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Time Zones

When calling home upon arrival remember to check the time difference between your host country and your home time zone. Don’t worry, it’s just a quick Google search away!

 

Jet Lag

Jet lag occurs when your body’s own time clock is out of sync with the country you are visiting. Symptoms of jet lag include insomnia, fatigue, irritability, dehydration, problems concentrating and sometimes nausea, anxiety, sweats etc.

Tips for minimizing jet lag during air travel:

  • Get good sleep the night before you leave.
  • Drink plenty of water on the flight and prevent dehydration. Avoid coffee and alcohol during the flight/upon arrival.
  • Avoid overeating; this may give you indigestion.
  • Exercise your legs & take a walk around the plane. Stretch your back, arms & leg muscles, walk up and down the aisle.
  • Wear loose clothing for comfort. Your feet may swell during the flight so wear loose fitting shoes.

 

Tips for adjusting to a new time zone on arrival:

  • Get on the new time zone right away. Try to stay awake during the days and only sleep at night.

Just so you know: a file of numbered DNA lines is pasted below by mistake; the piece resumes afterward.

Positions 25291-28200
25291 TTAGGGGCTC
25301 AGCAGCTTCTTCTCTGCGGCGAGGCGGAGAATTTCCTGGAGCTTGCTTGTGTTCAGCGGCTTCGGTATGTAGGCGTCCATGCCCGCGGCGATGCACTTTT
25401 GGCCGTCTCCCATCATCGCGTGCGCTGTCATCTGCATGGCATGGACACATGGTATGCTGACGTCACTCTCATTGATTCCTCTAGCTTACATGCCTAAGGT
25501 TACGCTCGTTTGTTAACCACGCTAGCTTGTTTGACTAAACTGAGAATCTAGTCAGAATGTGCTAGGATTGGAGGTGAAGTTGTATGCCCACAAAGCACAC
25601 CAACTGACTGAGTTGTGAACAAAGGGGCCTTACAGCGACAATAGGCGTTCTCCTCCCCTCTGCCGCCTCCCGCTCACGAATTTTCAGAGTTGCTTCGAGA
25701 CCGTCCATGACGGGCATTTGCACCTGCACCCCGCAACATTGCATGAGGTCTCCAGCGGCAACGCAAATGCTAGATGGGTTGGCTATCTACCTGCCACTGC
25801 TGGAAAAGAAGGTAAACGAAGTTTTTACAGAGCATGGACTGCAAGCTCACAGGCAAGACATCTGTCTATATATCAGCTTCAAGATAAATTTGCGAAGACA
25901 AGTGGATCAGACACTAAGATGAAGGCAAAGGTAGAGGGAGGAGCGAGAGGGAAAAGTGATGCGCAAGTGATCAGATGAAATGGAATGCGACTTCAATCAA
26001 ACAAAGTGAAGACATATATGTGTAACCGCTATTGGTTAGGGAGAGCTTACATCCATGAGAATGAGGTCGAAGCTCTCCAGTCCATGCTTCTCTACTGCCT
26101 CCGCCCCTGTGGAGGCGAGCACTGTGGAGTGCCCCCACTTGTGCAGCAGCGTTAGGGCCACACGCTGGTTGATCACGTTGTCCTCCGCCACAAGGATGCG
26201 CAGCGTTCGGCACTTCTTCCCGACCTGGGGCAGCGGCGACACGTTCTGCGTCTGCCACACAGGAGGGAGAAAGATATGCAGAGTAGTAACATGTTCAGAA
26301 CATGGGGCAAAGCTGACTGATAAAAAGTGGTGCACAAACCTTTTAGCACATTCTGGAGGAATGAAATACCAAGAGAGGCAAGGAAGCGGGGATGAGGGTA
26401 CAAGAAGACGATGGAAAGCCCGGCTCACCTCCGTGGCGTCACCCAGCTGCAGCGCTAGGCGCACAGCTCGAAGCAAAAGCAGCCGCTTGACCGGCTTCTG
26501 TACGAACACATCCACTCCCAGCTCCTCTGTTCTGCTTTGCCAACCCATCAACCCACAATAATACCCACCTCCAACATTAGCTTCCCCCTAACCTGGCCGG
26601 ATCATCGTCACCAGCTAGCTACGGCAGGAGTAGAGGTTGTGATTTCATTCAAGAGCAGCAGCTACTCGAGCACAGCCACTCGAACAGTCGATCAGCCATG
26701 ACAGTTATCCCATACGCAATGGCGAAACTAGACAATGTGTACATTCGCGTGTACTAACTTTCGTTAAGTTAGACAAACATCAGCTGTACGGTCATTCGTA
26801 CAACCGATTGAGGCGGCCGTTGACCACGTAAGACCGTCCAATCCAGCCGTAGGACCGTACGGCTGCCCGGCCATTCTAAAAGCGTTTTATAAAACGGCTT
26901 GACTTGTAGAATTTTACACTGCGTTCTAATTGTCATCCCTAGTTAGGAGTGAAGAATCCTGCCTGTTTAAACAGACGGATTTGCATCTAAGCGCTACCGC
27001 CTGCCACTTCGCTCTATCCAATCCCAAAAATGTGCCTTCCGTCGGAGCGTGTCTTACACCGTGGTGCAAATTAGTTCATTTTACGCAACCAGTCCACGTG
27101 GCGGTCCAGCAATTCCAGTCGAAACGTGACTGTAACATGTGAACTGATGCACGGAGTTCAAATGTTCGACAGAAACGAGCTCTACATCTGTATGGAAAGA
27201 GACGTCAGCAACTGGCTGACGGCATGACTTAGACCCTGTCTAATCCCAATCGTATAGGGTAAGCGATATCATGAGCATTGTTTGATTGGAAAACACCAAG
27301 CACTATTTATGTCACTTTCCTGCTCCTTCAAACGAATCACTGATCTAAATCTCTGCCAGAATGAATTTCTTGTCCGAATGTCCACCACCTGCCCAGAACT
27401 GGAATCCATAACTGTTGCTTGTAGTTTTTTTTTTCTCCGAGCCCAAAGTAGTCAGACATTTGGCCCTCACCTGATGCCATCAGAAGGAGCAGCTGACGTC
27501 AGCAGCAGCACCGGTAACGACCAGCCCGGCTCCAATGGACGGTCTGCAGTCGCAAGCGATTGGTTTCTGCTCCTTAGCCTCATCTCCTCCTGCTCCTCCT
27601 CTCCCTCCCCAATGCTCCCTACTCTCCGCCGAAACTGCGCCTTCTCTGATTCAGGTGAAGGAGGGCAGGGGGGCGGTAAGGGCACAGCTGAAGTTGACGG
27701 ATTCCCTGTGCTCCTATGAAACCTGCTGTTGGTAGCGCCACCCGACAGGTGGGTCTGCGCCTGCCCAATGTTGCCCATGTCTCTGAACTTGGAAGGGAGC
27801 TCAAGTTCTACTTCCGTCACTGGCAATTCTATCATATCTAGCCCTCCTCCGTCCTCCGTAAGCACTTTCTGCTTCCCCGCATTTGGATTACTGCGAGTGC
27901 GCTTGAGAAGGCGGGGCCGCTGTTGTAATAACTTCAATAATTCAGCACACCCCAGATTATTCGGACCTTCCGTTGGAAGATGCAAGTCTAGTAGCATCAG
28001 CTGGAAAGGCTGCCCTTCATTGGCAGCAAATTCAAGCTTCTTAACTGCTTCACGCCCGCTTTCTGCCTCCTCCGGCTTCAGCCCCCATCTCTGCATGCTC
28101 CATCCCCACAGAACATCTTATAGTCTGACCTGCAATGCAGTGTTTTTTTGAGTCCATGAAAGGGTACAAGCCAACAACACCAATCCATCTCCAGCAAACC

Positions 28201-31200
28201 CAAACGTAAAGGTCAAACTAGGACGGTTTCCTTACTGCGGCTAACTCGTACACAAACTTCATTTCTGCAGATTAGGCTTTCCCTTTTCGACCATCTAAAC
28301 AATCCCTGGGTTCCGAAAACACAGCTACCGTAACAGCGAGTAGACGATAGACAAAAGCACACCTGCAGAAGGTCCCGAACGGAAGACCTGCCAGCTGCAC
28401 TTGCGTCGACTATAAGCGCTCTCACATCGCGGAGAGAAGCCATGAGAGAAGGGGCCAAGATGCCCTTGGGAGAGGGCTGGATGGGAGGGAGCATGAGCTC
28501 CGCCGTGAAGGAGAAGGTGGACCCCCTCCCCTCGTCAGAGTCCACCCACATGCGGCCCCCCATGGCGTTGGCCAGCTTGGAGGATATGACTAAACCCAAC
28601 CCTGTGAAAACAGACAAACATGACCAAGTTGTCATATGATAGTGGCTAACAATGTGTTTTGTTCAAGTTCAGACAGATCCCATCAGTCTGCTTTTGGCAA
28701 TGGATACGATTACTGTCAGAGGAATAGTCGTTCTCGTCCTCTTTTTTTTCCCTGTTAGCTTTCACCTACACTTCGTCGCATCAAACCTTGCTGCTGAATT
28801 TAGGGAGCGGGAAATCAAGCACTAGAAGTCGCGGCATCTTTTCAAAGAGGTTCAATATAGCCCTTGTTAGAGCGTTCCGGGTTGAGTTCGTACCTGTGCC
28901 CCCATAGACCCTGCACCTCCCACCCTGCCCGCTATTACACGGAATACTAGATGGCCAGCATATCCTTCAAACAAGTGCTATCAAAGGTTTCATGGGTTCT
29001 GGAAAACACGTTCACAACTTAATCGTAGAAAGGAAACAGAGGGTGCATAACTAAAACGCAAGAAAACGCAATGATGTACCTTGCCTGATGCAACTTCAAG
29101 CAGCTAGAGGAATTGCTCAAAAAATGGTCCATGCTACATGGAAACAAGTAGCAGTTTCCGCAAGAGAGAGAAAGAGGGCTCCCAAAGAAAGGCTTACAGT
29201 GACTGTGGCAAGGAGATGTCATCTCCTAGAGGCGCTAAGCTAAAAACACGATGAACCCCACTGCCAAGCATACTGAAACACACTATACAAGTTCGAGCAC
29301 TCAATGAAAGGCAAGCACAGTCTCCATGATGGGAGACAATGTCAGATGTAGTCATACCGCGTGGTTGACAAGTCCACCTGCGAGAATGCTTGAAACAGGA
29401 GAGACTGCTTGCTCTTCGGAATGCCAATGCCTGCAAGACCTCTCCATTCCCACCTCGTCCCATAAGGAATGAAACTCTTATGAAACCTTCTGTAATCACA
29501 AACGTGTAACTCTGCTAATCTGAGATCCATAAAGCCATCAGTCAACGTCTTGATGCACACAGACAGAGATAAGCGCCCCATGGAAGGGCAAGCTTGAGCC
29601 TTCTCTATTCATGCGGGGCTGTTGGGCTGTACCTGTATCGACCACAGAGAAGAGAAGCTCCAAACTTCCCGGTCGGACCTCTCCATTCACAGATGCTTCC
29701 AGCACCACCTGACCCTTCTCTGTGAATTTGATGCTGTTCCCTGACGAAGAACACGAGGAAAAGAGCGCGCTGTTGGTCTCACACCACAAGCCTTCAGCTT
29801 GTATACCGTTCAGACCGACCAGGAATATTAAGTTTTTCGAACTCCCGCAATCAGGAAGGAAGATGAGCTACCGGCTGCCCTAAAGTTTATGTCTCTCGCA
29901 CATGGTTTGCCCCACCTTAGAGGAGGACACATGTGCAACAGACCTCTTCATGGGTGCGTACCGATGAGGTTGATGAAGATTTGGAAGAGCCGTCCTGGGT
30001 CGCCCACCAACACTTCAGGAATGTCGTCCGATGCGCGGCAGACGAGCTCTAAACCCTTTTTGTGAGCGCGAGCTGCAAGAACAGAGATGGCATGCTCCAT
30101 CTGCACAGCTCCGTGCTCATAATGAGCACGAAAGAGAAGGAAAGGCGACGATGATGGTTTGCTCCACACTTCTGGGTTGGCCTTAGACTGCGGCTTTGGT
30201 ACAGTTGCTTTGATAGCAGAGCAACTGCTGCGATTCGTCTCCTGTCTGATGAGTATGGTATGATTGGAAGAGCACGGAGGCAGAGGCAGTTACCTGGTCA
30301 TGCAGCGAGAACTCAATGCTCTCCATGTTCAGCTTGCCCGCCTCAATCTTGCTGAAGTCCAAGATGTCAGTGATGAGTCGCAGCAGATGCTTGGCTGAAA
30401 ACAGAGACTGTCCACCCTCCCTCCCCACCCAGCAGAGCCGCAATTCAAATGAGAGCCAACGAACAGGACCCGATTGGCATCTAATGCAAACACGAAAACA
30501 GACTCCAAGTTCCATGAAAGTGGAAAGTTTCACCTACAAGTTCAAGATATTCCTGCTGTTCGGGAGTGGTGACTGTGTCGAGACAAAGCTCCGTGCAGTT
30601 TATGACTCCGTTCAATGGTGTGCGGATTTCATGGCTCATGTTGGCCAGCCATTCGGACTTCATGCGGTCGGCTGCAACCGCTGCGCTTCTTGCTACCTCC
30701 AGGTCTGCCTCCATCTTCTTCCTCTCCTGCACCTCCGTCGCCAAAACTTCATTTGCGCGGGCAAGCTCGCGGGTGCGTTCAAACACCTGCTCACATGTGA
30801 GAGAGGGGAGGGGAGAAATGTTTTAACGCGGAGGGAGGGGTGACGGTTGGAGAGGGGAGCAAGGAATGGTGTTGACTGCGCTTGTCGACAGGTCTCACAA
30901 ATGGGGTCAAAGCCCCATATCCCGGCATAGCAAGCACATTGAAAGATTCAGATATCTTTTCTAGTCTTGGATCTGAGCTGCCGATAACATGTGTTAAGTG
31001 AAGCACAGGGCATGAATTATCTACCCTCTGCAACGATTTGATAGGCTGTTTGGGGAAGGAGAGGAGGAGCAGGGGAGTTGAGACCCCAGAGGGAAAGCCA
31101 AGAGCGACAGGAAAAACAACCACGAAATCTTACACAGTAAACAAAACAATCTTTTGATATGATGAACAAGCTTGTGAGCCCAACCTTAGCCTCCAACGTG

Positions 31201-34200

• Try to keep the day of arrival free to rest & get settled in.
  • Drink lots of water and avoid caffeine.

 

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The Night Before You Leave

Between the adrenaline & excitement of leaving, we know it’s going to be tempting to stay up all night before your flight, but don’t give in! You & your body are going to be going through a lot of changes over the next few days so it is imperative that you get a good night ‘s rest before your trip. Plan ahead to have your suitcase packed 24 hours ahead of time and just relax the evening before you leave.

Culture Shock

When studying abroad, a normal and expected response is culture shock. Culture shock occurs when one experiences a clash between his/her way of viewing and interacting with the world (determined by a person’s home culture) and a new cultural environment.

Signs of Culture Shock

  • Feelings of helplessness
  • Loss of control
  • Fear/Anxiety
  • Depression
  • Loneliness
  • Anger
  • Vulnerability/Confusion

Such reactions are completely normal responses to a transition such as studying abroad. Everyone experiences culture shock differently. For some it will last a couple of days. For others, a couple of weeks. Some may not experience it at all. Culture shock is not a psychological disorder and does not indicate an inability to cope with change.

If you experience culture shock, it is important to talk to others about these feelings. Roommates, on-site advisors, friends, faculty members, family and religious/spiritual leaders can all be sources of support.

Cultural Adjustment Tips & Tricks